Rocker Leon Rus­sell dies at 74 in Nashville

Daily Freeman (Kingston, NY) - - NATION+WORLD - On­line, visit www. leon­rus­sell­records.com/ news.shtml

NASHVILLE, TENN. (AP) » Leon Rus­sell, who per­formed, sang and pro­duced some of rock ‘n’ roll’s top records, has died. He was 74.

Rus­sell’s wife, Jan Bridges, said in a state­ment that her hus­band died in his sleep Sun­day at their Nashville home. She said Rus­sell had heart by­pass surgery in July and had been plan­ning on re­sum­ing tour­ing in Jan­uary.

His fi­nal per­for­mance was July 10 in Nashville.

Be­sides his mu­sic, Rus­sell was known for his strik­ing ap­pear­ance: wispy white hair half­way down his back and that cov­ered much of his face.

“A true pa­tri­arch has been lost,” said Beau Char­ron, Rus­sell’s gui­tar and pedal steel player, said in a state­ment. “Leon Rus­sell fathered many mu­si­cians and fans thru life and love with his mu­sic. On his own terms. My years with him have shaped me in pro­found ways, and I am heart­bro­ken to lose my men­tor and friend.”

Tributes poured in from en­ter­tain­ers who ap­pre­ci­ated Rus­sell’s gospel-in­fused south­ern boo­gie pi­ano rock, blues and coun­try mu­sic.

On Twit­ter, Cat Stevens wrote that Rus­sell was “a great in­flu­ence and song­writer.” Char­lie Daniels said Rus­sell “left a lot of great mu­sic be­hind.” And Richard Marx tweeted: “What an ex­tra­or­di­nary mes­sen­ger of beauty he was.”

Rus­sell played key­board for the Los Angeles stu­dio team known as the Wreck­ing Crew, help­ing pro­ducer Phil Spec­tor de­velop his game-chang­ing wall of sound ap­proach in the 1960s.

He wrote Joe Cocker’s “Delta Lady” and in 1969 put to­gether Cocker’s “Mad Dogs and English­men” tour, which spawned a doc­u­men­tary film and a hit dou­ble al­bum.

As a mu­si­cian, pri­mar­ily a pi­anist, he played on The Beach Boys’ “Cal­i­for­nia Girls” and land­mark “Pet Sounds” al­bum, Jan and Dean’s “Surf City,” the Ronettes’ “Be My Baby,” and the Byrds’ “Mr. Tam­bourine Man.” He also played gui­tar and bass.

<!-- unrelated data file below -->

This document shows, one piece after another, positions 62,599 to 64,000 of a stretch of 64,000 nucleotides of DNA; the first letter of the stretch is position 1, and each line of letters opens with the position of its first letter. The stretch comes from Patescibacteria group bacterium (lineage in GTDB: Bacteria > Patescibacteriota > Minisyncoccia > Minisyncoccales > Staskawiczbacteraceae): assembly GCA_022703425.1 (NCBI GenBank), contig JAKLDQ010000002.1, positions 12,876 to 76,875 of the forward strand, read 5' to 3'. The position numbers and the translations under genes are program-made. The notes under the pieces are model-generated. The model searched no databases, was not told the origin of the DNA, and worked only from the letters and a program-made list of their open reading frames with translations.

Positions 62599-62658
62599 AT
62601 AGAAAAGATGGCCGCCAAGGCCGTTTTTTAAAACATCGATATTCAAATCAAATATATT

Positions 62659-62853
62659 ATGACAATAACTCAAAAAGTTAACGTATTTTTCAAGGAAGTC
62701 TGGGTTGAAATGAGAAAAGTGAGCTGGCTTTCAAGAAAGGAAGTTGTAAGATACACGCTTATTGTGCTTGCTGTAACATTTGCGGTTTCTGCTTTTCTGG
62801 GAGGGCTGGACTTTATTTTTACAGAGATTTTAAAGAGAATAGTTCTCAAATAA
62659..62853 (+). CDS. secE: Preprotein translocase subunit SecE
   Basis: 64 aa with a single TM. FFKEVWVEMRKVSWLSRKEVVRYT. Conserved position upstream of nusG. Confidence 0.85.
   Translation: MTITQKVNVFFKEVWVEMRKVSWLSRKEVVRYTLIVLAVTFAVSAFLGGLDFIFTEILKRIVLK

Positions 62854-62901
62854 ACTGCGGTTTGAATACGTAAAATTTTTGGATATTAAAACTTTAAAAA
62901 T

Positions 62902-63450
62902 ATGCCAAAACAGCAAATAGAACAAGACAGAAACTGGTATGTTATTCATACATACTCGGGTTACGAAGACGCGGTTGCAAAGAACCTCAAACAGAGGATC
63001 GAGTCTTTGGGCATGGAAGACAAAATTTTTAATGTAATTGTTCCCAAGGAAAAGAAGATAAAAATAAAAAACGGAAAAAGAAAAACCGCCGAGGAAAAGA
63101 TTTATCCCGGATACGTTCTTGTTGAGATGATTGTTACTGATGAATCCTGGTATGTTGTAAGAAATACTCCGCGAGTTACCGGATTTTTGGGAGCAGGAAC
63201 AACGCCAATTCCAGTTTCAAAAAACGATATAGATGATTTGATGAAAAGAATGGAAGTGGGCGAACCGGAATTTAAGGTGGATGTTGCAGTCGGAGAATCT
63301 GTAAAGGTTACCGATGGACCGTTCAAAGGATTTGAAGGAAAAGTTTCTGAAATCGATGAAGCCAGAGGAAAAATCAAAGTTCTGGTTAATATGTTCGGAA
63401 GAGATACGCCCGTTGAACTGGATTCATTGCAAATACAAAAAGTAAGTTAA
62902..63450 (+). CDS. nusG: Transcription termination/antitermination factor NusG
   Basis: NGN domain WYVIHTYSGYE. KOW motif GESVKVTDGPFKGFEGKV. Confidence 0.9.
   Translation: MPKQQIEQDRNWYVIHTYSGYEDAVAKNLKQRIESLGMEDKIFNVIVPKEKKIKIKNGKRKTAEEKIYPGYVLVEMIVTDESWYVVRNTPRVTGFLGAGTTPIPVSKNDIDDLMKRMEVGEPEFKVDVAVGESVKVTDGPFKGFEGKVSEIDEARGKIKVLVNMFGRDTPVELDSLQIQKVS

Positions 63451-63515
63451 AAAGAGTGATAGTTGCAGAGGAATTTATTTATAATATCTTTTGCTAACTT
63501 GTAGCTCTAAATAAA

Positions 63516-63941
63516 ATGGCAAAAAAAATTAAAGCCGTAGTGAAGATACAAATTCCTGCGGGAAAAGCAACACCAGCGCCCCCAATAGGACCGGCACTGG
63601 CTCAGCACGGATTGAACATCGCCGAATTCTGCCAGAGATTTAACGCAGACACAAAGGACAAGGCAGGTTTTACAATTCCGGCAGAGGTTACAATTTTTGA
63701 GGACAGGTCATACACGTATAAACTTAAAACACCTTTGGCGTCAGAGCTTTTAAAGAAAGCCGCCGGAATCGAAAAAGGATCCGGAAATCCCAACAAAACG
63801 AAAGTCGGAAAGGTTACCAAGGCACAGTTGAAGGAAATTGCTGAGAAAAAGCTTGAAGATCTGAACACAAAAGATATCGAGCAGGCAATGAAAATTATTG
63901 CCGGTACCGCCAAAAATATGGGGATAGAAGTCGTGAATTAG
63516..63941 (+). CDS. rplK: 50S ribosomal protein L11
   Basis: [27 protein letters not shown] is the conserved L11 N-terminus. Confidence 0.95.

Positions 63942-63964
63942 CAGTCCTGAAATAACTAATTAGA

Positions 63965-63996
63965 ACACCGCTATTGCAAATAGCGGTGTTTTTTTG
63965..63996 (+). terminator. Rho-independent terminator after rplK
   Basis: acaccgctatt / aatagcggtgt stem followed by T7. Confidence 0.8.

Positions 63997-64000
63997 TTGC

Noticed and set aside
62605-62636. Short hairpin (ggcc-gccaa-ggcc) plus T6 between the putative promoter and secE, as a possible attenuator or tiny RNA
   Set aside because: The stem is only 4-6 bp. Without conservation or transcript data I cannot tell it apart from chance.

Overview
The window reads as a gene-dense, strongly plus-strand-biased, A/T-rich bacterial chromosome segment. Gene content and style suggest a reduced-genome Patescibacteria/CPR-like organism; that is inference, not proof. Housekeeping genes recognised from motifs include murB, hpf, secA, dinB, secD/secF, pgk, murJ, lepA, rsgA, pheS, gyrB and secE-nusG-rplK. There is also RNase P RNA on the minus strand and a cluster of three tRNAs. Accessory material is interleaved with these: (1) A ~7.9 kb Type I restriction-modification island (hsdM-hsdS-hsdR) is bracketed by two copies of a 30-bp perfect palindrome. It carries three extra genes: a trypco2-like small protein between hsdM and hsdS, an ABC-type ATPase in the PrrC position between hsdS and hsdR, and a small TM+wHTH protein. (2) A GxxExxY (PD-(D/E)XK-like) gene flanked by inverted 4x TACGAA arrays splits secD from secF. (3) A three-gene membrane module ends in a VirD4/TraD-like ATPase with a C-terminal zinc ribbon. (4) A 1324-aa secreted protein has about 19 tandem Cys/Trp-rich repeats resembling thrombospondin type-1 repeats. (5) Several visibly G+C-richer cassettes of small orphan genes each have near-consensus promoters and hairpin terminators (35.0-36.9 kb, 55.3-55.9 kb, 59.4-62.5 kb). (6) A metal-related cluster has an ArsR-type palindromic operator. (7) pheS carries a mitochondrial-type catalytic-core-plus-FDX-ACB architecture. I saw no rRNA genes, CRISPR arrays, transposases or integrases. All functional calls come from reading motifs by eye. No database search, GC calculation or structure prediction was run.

Rus­sell pro­duced and played on record­ing ses­sions for Bob Dy­lan, Frank Si­na­tra, Ike and Tina Turner, the Rolling Stones and many oth­ers. He ar­ranged the Turn­ers’ “River Deep, Moun­tain High.”

He also recorded hit songs like “Tight Rope” and “Lady Blue” and par­tic­i­pated in “The Con­cert for Bangladesh.” John Len­non, Ringo Starr and Ge­orge Har­ri­son played on his first al­bum, “Leon Rus­sell.”

Later, Ray Charles, Aretha Franklin and Wil­lie Nel­son were among those to cover Rus­sell’s bal­lad “A Song for You” that he wrote for the al­bum.

His con­certs of­ten ended with a rous­ing ver­sion of “Jumpin’ Jack Flash.” In 1973, Bill­board Mag­a­zine listed Rus­sell as the top con­cert at­trac­tion in the world. About this time, he was the head­line act on billings that in­cluded El­ton John and at other times Wil­lie Nel­son.

In a 1992 in­ter­view with The As­so­ci­ated Press, Rus­sell said mu­sic doesn’t re­ally change much.

“It’s cycli­cal, like fash­ion. You keep your old clothes and they’ll be in style again sooner or later.

“There are new things, like rap. But that’s a rebirth of poetry. It’s brought poetry to the pub­lic con­scious­ness.”

In 2011, Rus­sell was cho­sen for in­duc­tion into the Song­writ­ers Hall of Fame. He also was hon­ored with an Award for Mu­sic Ex­cel­lence from the Rock and Roll Hall of Fame.

He and El­ton John re­leased “The Union,” a crit­i­cally re­ceived duo al­bum in 2010.

“He was a men­tor, in­spi­ra­tion and so kind to me,” El­ton John said in a Face­book post Sun­day. “Thank God we caught up with each other and made ‘The Union’. He got his rep­u­ta­tion back and felt ful­filled. I loved him and al­ways will.”

Born Claude Rus­sell Bridges in Law­ton, Ok­la­homa, Rus­sell be­gan as a night­club pi­ano player in Ok­la­homa at the age of 14, also back­ing tour­ing artists when they came to town. Jerry Lee Lewis was so im­pressed with Rus­sell that he hired Rus­sell and his band for two years of tours.

He re­lo­cated to Los Angeles in 1959, where he be­came known as a top mu­si­cian, and later to Nashville.

In the early 2000s he be­gan his own record la­bel, Leon Rus­sell Records.

SUE OGROCKI — THE AS­SO­CI­ATED PRESS, FILE

In this Jan. 29, 2013, photo, re­porters are re­flected in the sun­glasses of Leon Rus­sell as he an­swers a ques­tion at a news con­fer­ence in Tulsa, Okla.

Newspapers in English

Newspapers from USA

© PressReader. All rights reserved.